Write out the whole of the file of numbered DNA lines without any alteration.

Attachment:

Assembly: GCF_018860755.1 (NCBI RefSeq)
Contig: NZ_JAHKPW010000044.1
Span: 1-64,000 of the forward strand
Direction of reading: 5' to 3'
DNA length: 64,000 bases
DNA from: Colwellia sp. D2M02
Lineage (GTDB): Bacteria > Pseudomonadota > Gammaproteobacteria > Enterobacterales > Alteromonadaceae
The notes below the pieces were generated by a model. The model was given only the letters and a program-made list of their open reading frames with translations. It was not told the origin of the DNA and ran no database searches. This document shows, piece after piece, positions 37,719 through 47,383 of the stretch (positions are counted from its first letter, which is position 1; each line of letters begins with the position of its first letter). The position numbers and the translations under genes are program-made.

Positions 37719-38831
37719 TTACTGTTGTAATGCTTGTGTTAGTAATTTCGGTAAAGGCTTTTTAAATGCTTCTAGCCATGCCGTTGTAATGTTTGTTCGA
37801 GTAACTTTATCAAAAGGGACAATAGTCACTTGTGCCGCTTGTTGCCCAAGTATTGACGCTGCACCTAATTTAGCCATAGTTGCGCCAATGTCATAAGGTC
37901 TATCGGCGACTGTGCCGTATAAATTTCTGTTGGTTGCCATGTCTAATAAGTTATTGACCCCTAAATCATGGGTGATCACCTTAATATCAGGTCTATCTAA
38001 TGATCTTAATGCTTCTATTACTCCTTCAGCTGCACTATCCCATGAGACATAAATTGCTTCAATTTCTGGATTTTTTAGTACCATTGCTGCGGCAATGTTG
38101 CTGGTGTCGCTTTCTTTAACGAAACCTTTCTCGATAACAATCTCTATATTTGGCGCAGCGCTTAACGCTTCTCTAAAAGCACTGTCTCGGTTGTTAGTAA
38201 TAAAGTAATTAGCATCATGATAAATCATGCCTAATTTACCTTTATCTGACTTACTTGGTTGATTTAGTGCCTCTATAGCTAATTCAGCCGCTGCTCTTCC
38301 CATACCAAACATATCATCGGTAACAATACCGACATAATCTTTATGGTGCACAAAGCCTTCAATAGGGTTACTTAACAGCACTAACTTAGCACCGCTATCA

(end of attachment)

Assembly: GCF_018860755.1 (NCBI RefSeq)
Contig: NZ_JAHKPW010000044.1
Span: 1-64,000 of the forward strand
Direction of reading: 5' to 3'
DNA length: 64,000 bases
DNA from: Colwellia sp. D2M02
Lineage (GTDB): Bacteria > Pseudomonadota > Gammaproteobacteria > Enterobacterales > Alteromonadaceae
The notes below the pieces were generated by a model. The model was given only the letters and a program-made list of their open reading frames with translations. It was not told the origin of the DNA and ran no database searches. This document shows, piece after piece, positions 37,719 through 47,383 of the stretch (positions are counted from its first letter, which is position 1; each line of letters begins with the position of its first letter). The position numbers and the translations under genes are program-made.

Positions 37719-38831
37719 TTACTGTTGTAATGCTTGTGTTAGTAATTTCGGTAAAGGCTTTTTAAATGCTTCTAGCCATGCCGTTGTAATGTTTGTTCGA
37801 GTAACTTTATCAAAAGGGACAATAGTCACTTGTGCCGCTTGTTGCCCAAGTATTGACGCTGCACCTAATTTAGCCATAGTTGCGCCAATGTCATAAGGTC
37901 TATCGGCGACTGTGCCGTATAAATTTCTGTTGGTTGCCATGTCTAATAAGTTATTGACCCCTAAATCATGGGTGATCACCTTAATATCAGGTCTATCTAA
38001 TGATCTTAATGCTTCTATTACTCCTTCAGCTGCACTATCCCATGAGACATAAATTGCTTCAATTTCTGGATTTTTTAGTACCATTGCTGCGGCAATGTTG
38101 CTGGTGTCGCTTTCTTTAACGAAACCTTTCTCGATAACAATCTCTATATTTGGCGCAGCGCTTAACGCTTCTCTAAAAGCACTGTCTCGGTTGTTAGTAA
38201 TAAAGTAATTAGCATCATGATAAATCATGCCTAATTTACCTTTATCTGACTTACTTGGTTGATTTAGTGCCTCTATAGCTAATTCAGCCGCTGCTCTTCC
38301 CATACCAAACATATCATCGGTAACAATACCGACATAATCTTTATGGTGCACAAAGCCTTCAATAGGGTTACTTAACAGCACTAACTTAGCACCGCTATCA